A bride and groom embracing with the wedding officient smiling at a ceremony on a cliff overlooking the ocean.

Be aware of the cost to attend your wedding.

Some destination weddings simply cost more to attend than others. If you choose a popular destination like Miami or Las Vegas, most of your friends and family can probably find well-priced airfare and a hotel room in their price point.  A destination wedding on a private island in the middle of the Caribbean really doesn't offer many opportunities for bargain hunting.  You don't need to alter your wedding plans. Have your wedding on that private island if that is what you want. But you might want to plan for a much smaller guest list (and remember to be okay with that).

Hotel with palm trees.

Reserve affordable accommodations.

If your destination wedding has multiple hotels within driving distance of your venue, do your guests a favor with some research. Find the best deals and best rooms in town. When you have many guests attending, it's probably a good idea to reserve small blocks at different hotels, with a variety of price points and amenities. Some hotels require room block reservations that exceed your number of guests.  In that case, just pass along the info about each hotel to your guests via your wedding website.

A brook running through a forrest with an rustic wooden bridge crossing.

Plan or research things to do.

Don't leave your guests in a lurch. Make an itinerary with fun things to do, like a game of volleyball on the beach or taking the hotel shuttle into the nearby town for some local shopping, or even a hike through the woods.  These things don't have to be expensive (or even cost you anything), but it is always nice to give some options for guests to get to know each other and explore the area.  If you are on a tight schedule and don't have time to attend these things with your guests, see if a bridesmaid or family member would be willing to take on the coordinating role.

Bride and groom holding hands with children on a Caribbean beach at sunset.

You want a destination wedding and honeymoon, but not a family vacation.

How to you keep your Aunt Edna and her five kids from joining you on your honeymoon?  The best way to handle the delineation between your destination wedding and your honeymoon is to post a schedule.  Either on your wedding website or in an invitation enclosure, give a schedule of events surrounding the wedding that people should be aware of.  Whenever you have chosen to leave the company of your friends and family, mark that on the schedule. For example, it could read, "10pm--newlyweds leave the reception.  Thank you for joining us, and we'll see you back home!"  It might also help to plan to spend your honeymoon at a different resort than where your guests are staying.  After all, they might want to tack on a little vacay time too.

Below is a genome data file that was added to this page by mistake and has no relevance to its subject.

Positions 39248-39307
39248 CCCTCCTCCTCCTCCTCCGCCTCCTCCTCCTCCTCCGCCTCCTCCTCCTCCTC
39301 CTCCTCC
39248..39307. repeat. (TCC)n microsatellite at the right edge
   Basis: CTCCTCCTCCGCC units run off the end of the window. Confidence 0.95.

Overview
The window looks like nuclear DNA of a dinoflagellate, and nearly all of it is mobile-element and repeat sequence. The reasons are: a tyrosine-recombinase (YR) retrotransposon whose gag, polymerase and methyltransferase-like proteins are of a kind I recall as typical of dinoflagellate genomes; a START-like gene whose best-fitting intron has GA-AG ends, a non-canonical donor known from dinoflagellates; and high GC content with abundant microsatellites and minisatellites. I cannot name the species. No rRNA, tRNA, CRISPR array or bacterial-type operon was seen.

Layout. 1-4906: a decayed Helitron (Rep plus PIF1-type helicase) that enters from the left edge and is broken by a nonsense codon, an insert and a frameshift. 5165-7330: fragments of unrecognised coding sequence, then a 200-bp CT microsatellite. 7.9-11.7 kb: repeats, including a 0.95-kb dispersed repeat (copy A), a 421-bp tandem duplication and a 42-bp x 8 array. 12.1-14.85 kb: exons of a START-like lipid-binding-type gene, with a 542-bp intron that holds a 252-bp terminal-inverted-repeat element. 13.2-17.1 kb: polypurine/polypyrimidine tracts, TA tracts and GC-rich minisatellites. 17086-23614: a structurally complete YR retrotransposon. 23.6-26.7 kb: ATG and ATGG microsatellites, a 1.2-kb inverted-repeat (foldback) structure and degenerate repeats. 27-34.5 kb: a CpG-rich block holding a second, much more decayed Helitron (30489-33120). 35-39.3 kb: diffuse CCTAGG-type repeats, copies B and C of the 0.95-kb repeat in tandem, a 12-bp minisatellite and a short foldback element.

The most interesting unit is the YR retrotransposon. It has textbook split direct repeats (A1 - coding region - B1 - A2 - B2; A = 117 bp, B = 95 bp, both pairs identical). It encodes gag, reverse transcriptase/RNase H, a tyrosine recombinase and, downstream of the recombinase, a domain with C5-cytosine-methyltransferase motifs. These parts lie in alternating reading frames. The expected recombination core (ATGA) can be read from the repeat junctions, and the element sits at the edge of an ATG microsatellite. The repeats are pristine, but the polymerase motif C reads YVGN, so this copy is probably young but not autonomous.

Wedding place setting with hurricane lanterns and wine glasses filled with Champaign.

Of course you can have a traditional reception later!

A post-wedding reception back in your hometown is always a good way to celebrate with the rest of your friends and family.  The majority of people you know aren't going to be able to join us on your wedding extravaganza, but that doesn't mean they aren't excited for the two of you.  This will also allow you to invite more casual friends and acquaintances that you would've invited to a traditional wedding, but not to a destination affair.  As with any reception, this event can be simple and casual or completely over-the-top.

Want more travel insights? You're in luck! June is Bon Voyage Month, brought to you in partnership with Paul Gauguin Cruises.  We're focusing on all things travel to help make your destination wedding and honeymoon the best it can be!

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